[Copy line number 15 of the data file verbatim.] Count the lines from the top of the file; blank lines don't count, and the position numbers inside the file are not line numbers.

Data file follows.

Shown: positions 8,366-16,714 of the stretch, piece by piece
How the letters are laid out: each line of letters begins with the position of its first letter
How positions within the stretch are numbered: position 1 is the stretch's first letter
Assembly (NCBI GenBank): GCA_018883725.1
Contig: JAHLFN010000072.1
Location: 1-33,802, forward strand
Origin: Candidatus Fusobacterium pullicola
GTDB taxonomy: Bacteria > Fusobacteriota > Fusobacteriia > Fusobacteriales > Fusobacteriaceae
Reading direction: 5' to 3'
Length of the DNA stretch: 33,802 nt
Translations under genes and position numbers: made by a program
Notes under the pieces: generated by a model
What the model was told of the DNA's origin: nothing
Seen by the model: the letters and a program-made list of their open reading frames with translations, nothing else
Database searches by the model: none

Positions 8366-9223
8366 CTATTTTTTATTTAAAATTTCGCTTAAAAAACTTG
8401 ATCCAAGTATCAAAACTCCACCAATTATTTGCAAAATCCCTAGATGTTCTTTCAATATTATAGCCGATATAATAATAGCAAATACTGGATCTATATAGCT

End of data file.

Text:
Database searches by the model: none